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TRANSCRIPTIONAL ANALYSIS OF THE UNICELLULAR, DIAZOTROPHIC CYANOBACTERIUM CYANOTHECE SP. ATCC 51142 GROWN UNDER SHORT DAY/NIGHT CYCLES1

Authors

  • Jo¨rg Toepel,

    1. Department of Biological Sciences, Purdue University, 201 S. University Street, West Lafayette, Indiana 47907, USA
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  • Jason E. McDermott,

    1. Computational Biology & Bioinformatics Group, Pacific Northwest National Laboratory (PNNL), Richland, Washington 99352, USA
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  • Tina C. Summerfield,

    1. Department of Biological Sciences, Purdue University, 201 S. University Street, West Lafayette, Indiana 47907, USA
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    • 2

      Present address: Department of Biochemistry, University of Otago, PO Box 56, Dunedin, New Zealand.

  • Louis A. Sherman

    1. Department of Biological Sciences, Purdue University, 201 S. University Street, West Lafayette, Indiana 47907, USA
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  • 1

    Received 22 August 2008. Accepted 26 January 2009.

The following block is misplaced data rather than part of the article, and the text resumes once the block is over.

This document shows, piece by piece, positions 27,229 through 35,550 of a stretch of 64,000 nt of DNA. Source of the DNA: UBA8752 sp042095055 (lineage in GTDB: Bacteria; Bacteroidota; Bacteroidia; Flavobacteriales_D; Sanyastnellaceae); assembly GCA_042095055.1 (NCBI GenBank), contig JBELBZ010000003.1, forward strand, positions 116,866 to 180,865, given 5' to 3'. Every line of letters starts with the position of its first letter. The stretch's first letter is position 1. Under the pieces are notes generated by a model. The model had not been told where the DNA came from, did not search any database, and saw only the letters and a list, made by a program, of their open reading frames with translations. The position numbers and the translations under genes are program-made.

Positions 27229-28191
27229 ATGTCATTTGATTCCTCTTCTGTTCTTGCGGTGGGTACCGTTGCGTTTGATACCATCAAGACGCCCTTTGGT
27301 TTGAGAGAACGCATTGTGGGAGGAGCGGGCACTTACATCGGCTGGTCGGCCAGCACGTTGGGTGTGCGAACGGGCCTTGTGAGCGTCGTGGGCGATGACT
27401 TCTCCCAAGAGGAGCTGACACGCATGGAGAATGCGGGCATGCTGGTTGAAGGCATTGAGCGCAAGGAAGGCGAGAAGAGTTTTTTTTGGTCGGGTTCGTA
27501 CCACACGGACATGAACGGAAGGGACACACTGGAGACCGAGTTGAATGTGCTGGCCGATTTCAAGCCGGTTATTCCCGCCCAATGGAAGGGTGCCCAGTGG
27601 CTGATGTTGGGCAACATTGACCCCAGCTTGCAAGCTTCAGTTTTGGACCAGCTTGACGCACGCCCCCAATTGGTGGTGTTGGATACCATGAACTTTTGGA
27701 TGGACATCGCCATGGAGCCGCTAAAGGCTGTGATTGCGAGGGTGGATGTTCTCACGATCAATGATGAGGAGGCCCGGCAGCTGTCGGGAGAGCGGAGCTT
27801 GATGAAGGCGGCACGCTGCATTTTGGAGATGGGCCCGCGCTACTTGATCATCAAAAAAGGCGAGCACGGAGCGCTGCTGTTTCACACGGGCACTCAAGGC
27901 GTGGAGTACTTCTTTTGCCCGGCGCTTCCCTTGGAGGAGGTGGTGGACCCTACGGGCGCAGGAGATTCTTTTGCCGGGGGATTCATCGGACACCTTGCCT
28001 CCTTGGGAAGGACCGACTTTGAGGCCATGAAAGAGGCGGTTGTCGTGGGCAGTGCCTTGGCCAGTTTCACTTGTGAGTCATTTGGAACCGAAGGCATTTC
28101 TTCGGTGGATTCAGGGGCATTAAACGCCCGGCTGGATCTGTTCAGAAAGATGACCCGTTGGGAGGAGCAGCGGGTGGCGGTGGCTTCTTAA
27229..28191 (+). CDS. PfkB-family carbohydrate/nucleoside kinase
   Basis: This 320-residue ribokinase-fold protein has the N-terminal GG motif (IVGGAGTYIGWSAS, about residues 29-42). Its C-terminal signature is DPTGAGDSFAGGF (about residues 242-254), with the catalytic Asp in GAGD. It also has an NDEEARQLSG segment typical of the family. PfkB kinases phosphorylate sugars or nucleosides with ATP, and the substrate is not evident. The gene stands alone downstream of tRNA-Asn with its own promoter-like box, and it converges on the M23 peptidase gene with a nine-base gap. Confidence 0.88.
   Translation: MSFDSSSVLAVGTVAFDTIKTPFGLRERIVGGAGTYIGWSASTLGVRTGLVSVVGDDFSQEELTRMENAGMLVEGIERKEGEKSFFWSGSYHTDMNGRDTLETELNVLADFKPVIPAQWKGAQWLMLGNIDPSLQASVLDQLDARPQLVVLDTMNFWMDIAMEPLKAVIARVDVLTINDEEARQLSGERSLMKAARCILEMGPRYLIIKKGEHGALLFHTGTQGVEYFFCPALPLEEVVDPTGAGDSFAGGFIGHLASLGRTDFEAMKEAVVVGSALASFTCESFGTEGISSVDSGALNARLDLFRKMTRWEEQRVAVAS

Abstract

Cyanothece sp. strain ATCC 51142 is a unicellular, diazotrophic cyanobacterium that demonstrates extensive metabolic periodicities of photosynthesis, respiration, and nitrogen fixation when grown under N2-fixing conditions. We have performed a global transcription analysis of this organism using 6 h light:dark (L:D) cycles in order to determine the response of the cell to these conditions and to differentiate between diurnal and circadian-regulated genes. In addition, we used a context-likelihood of relatedness (CLR) analysis with these data and those from 2 d L:D and L:D plus continuous light experiments to better differentiate between diurnal and circadian-regulated genes. Cyanothece sp. acclimated in several ways to growth under short L:D conditions. Nitrogen was fixed in every second dark period and only once in each 24 h period. Nitrogen fixation was strongly correlated to the energy status of the cells and glycogen breakdown, and high respiration rates were necessary to provide appropriate energy and anoxic conditions for this process. We conclude that glycogen breakdown is a key regulatory step within these complex processes. Our results demonstrated that the main metabolic genes involved in photosynthesis, respiration, nitrogen fixation, and central carbohydrate metabolism have strong (or total) circadian-regulated components. The short L:D cycles enable us to identify transcriptional differences among the family of psbA genes, as well as the differing patterns of the hup genes, which follow the same pattern as nitrogenase genes, relative to the hox genes, which displayed a diurnal, dark-dependent gene expression.

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